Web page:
Writers, editors, designers, researchers, photographers, and others in the book business are seeing their positions eliminated at an alarming rate. As publishers cut back, authors now have substantially fewer places to see their work published. In December, venerable Houghton Mifflin announced plans to publish no new books in the near future -- astounding. The entire industry is contracting very quickly and there is something we should consider doing about it: Bring back the Federal Writers Project, which was originally established in 1935 by Franklin Delano Roosevelt to support writers, historians, and artists as a small but significant part of the WPA.

It is well known within the industry that a career in publishing is rarely chosen for the compensation. It has always been a relatively low-paying business attracting talented people who are there because they want to make books. With magazines and newspapers suffering as well, it will be difficult for these people to find jobs that fit their professional skills.

In the 1930s the Federal Writers Project employed more than 6,000 writers, photographers,
illustrators, editors, out-of-work schoolteachers, and librarians. It was considered a great success at the time and is now viewed as an invaluable resource that recorded American history and culture for posterity. Some 3.5 million books for adults and children were produced.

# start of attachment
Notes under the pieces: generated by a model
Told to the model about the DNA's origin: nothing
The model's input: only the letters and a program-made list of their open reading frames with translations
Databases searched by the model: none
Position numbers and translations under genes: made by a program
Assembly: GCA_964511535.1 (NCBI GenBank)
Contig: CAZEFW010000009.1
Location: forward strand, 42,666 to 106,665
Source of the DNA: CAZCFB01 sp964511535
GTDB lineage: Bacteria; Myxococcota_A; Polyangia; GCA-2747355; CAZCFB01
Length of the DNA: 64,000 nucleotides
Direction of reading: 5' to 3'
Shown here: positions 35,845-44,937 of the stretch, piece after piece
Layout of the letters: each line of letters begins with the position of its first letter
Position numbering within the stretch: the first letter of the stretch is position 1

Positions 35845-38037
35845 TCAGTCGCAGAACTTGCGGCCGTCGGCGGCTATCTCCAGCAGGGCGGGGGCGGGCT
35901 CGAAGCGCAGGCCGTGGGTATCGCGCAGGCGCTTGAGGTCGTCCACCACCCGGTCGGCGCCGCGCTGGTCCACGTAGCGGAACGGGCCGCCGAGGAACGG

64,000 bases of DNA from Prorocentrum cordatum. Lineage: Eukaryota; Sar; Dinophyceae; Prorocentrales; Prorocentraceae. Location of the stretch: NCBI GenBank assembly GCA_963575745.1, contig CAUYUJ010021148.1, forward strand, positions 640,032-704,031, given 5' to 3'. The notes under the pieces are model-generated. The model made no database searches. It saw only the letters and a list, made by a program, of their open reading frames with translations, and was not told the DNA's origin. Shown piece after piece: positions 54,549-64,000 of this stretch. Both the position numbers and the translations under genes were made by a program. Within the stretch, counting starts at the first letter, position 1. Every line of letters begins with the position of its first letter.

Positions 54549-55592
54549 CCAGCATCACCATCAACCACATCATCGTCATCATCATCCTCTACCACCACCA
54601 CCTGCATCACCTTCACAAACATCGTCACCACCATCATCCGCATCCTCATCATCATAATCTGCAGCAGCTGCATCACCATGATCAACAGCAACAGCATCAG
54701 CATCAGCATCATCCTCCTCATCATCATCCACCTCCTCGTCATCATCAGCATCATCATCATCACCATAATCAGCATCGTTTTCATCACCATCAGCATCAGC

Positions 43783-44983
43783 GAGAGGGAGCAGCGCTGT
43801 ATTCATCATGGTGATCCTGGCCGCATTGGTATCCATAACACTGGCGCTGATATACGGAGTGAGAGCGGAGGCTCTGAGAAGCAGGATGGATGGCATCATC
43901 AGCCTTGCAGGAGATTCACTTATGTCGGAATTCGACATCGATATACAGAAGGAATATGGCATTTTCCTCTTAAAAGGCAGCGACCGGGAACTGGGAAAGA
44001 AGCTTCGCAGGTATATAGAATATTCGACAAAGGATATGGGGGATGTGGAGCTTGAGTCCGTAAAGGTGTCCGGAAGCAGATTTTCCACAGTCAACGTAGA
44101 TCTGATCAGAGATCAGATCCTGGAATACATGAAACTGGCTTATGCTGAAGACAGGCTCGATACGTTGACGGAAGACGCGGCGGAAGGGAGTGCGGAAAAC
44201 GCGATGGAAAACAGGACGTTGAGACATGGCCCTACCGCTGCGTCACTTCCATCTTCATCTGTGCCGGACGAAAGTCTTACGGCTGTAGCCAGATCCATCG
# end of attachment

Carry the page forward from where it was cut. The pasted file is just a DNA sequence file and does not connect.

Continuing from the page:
Participants in the original program included Ralph Ellison, Studs Terkel, John Cheever,
Saul Bellow, Margaret Walker, Arna Bontemps, and Zora Neale Hurston. Louis Mumford
called the Federal Writers Project "the finest contribution to American patriotism" of his generation.

Vice President Biden has said that the three million new jobs are necessary for the future
prosperity of the country and the benefit of the broad middle class. I hope a new Federal Writers Project has the opportunity to be part of that ambitious and crucial effort.


A new FWP would have a substantial ripple effect on many other areas, including printers and binders, paper manufacturers, booksellers, illustrators, photographers, schools, and libraries. It would create jobs that would not be lost to other countries, keeping virtually all the work here at home. The U.S. government could make an investment to support an essential industry that helps build stronger minds and has a long-lasting cultural impact.

Publishing is manufacturing. Books are a product we can be proud of and create entirely in the US, raw materials and all.

The final product of intellectual property and copyright would be public domain, and would be owned by the people who paid for it, the taxpayers.

FDR's program employed a wide range of white-collar and clerical workers as well as established and aspiring writers. The majority of people working in publishing today are middle class, as are the majority of those losing their jobs in this recession.

A new Federal Writers Project could take advantage of many new technologies, including print on demand, audio, Kindle and Sony Reader, and Google. Royalty-free access could be provided to schools and libraries.

The FWP was a remarkable success and left a great legacy of our diverse American culture. If
the right projects were selected, the program would have the opportunity to create something of real and lasting value. Our culture and the value of books are part of those fundamental systems that have kept America so strong.